For driving enthusiasts, there’s something about a standard transmission that makes driving more fun. Maybe it’s the childhood fantasies of strapping on the racing helmet and feeling the exhilaration of an engine revving to high rpm before shifting. Maybe it’s the feeling of being in control. Then again, maybe it just breaks up the boredom of one-foot driving. Whatever the reason, having a stick shift means that sooner or later you’ll be replacing a clutch. The clutch is one of those wearable parts like brake pads. It will need to be replaced eventually because it is composed of friction material that wears down over time. Replacing one is neither easy nor inexpensive. It’s one of those repairs that people dread making. Let’s take a look at what all is involved in this repair and how much money it takes to make it happen.

What All Is Replaced?

The clutch consists of three major internal parts: the clutch disc, the pressure plate, and the throwout bearing. All three of these pieces are replaced when performing this repair. Unless there are other problems to worry about (like the hydraulic system in a hydraulic clutch) these should be the only parts that will need to be replaced. As is the case with most major repairs, however, it’s not the “what” that runs the price up in a big hurry, it’s the “where” and the “how.”

So the “Where” and the “How” Is the Bad News, Right?

You got it. Your clutch is located directly between your engine and transmission. Getting these two major components apart is never an easy process. Typically, it requires full removal of your transmission. The minimum labor time for this procedure is usually in the neighborhood of three-to-four hours, and can climb as high as eight-to-ten hours on some vehicles. Front-wheel-drive (FWD) vehicles require the drive axles to be removed for this procedure. This only adds to the labor time and the overall cost of the repair. It’s typically easier on a rear-wheel-drive (RWD) vehicle for two reasons: 1) there’s usually more room to work in that area on RWD vehicles, and 2) removing the driveshaft from a RWD vehicle is far less in-depth than removing the drive axles of a FWD vehicle, and it’s in a much tighter area.

So How Much Coin Are We Talking About Here?

With the fluctuation of labor times, the price can vary quite a bit from vehicle to vehicle and shop to shop. Most shops set their own labor rates, and this can make a huge difference in price when you’re talking about repairs that can take up to a day to complete. It really depends on the vehicle. For RWD vehicles the common price is between $800 to $1,200. For FWD cars you could be looking at as much as $2,000 to $2,500. Generally, the average is going to be in the lower $1,000 range for most vehicles, regardless of drivetrain. This includes parts and labor if only the three parts we discussed earlier are being replaced. The higher end of the price spectrum is typically reserved for upscale sports cars and luxury automobiles that have parts which are hard to find.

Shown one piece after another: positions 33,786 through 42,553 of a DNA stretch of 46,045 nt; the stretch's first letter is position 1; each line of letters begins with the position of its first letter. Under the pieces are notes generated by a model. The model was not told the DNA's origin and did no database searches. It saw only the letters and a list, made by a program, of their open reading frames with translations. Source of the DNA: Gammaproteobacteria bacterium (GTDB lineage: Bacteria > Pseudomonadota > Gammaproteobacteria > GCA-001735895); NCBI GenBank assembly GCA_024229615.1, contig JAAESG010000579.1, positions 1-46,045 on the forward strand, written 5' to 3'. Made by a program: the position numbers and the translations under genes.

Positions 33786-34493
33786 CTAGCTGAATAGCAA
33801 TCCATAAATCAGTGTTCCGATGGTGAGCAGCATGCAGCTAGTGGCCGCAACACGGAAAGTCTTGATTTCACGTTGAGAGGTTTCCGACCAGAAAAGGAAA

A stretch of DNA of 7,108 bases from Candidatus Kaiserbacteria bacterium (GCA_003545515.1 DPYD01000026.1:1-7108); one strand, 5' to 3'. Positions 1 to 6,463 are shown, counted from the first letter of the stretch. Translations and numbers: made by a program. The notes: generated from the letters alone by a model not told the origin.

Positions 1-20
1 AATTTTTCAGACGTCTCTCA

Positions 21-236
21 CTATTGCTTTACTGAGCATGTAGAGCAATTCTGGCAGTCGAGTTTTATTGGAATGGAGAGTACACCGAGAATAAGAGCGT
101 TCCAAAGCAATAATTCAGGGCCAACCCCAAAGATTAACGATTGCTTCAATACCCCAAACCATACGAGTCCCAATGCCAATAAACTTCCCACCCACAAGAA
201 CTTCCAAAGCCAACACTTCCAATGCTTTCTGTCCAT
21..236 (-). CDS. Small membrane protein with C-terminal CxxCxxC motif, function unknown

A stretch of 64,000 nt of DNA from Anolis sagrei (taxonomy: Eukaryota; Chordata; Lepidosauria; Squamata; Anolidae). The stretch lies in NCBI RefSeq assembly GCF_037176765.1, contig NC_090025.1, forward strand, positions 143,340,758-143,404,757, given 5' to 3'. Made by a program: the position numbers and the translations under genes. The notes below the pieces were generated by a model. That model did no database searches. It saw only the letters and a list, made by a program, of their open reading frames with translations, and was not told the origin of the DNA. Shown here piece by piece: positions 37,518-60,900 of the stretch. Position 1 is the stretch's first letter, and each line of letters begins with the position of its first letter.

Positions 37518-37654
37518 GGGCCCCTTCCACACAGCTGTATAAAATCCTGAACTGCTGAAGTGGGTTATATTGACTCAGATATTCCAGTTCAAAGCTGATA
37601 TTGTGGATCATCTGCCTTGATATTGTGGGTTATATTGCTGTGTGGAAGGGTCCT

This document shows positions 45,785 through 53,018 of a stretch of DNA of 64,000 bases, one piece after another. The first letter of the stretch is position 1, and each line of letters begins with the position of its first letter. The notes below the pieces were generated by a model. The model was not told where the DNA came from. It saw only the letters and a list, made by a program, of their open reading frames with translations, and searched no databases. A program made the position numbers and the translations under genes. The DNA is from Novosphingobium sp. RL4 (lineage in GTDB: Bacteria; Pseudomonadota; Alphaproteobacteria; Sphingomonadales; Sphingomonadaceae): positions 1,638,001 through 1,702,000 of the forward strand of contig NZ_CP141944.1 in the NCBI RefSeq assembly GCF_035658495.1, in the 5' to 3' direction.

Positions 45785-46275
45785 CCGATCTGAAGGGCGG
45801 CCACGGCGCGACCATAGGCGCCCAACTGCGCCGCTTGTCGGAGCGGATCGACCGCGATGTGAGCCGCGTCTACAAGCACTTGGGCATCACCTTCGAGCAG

What If I Need More Replaced?

If you need more than the three main parts of the clutch repaired, chances are you have a hydraulic clutch that has developed a problem. The hydraulic system of a clutch works much like the brake system of your vehicle. It has a master cylinder that holds the fluid, a line travelling down to the transmission that carries the fluid, and a slave cylinder on the side of the transmission that delivers the action to the clutch fork. Most commonly, the slave cylinder is the first thing within the hydraulic system to go. Since there isn’t a great deal of labor involved in replacing it, the added cost of this item is typically just the price of the part. Most slave cylinders run in the neighborhood of $35 to $75. Not a huge jump when you’re already spending over a grand.

(Please remember that these repair prices can also fluctuate based on geographic location, as well as vehicle make and model; and that these numbers represent averages, not actual prices offered at any specific repair facilities.)